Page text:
An interview with artist extraordinaire, Carl Fougerousse.
Carl, What led you to become an artist?
I have always been interested in drawing, sculpture and architecture. As I was finishing my undergraduate studies I thought I would attempt to peruse the interest in a more serious way. It was just an experiment that led to the discovery of a calling. I was attracted by the beauty of western art in particular Italian Renaissance painting and felt the best way I could serve the church is by attempting to recover something of what we have lost in the last century. Still trying…
Did you study aesthetics or philosophy? Are you familiar with Dietrich Von Hildebrand?
My undergraduate degree is in philosophy from Franciscan University of Steubenville. Among many other things I did study aesthetics and was exposed to the philosophy of Dietrich von Hildebrand.
Which artists and philosophers inspire you as an artist?
Too many to enumerate: Michelangelo, Caravaggio, Brunelleschi, Abbot Suger, Dante, St. Augustine, St. John the Apostle, John Paul II, John Crosby, C.S Lewis, Ernst Cassirer…
Were you taught in art school whether beauty was objective or subjective?
My graduate studies in art did not focus on this topic specifically. I would say that it was assumed that it was subjective.
Which medium do you prefer?
I work in sculpture, stained glass, painting, and mosaic. I like all of them equally. While I do a lot of decorative work, figurative art is of greatest interest to me and is at the core of my endeavor.
How did you get involved with the restoration of churches? Which organizations, artists, and architects are presently involved in restoring churches today?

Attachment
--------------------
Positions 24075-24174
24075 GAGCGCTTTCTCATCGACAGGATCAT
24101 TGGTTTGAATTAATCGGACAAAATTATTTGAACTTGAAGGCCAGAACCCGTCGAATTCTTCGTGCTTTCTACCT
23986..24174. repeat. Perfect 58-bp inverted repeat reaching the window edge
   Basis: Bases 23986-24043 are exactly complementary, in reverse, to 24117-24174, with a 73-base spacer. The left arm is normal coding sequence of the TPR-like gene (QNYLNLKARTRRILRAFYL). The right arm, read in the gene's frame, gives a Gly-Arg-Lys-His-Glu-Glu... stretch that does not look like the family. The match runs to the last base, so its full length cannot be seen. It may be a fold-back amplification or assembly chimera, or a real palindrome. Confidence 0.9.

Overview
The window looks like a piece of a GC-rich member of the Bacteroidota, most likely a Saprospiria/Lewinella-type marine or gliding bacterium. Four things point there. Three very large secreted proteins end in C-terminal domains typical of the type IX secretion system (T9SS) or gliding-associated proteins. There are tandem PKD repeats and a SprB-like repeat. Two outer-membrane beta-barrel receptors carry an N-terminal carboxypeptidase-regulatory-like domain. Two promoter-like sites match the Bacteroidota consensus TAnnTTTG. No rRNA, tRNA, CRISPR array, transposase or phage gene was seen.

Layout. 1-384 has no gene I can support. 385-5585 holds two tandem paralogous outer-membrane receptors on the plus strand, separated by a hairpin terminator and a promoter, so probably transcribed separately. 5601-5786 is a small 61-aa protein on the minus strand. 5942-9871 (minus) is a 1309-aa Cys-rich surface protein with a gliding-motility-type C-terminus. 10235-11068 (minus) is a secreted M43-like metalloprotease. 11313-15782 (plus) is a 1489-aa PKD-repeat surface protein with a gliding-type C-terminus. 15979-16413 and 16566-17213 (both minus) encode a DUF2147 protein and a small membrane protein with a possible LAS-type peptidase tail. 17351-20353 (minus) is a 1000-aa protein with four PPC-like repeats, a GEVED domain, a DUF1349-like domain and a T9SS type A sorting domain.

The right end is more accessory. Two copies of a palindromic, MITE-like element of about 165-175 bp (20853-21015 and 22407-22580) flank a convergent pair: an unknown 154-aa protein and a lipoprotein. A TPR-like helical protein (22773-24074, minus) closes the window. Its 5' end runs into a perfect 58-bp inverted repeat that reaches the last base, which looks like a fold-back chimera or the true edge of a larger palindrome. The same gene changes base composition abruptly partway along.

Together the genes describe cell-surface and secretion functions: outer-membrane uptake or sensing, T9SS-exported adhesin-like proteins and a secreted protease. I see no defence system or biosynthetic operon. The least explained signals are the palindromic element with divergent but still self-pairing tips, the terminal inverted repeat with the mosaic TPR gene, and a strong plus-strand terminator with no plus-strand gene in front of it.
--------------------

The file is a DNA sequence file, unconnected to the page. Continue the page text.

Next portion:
Restoration is different from remodeling. I have restored individual artworks, attempting to repair and stabilize from further deterioration without adding anything of a new design. The larger projects I do for churches entail remodeling. In many cases so much has been destroyed or removed there is nothing left to restore.
I have always sought a complete integration of all the visual arts. The Catholic church building is a place of convergence for decorative arts, fine arts, and crafts as they relate to architecture. In some cases these things are indistinguishable one from the next. Since I work in several media, it was a natural step for me to provide an overarching plan to redesign a church interior instead of just one element. I don’t know of any particular organizations or artists renovating churches, but there are several architects including, James McCrery, William Heyer, and Duncan Stroik, who not only design new churches but also do renovations.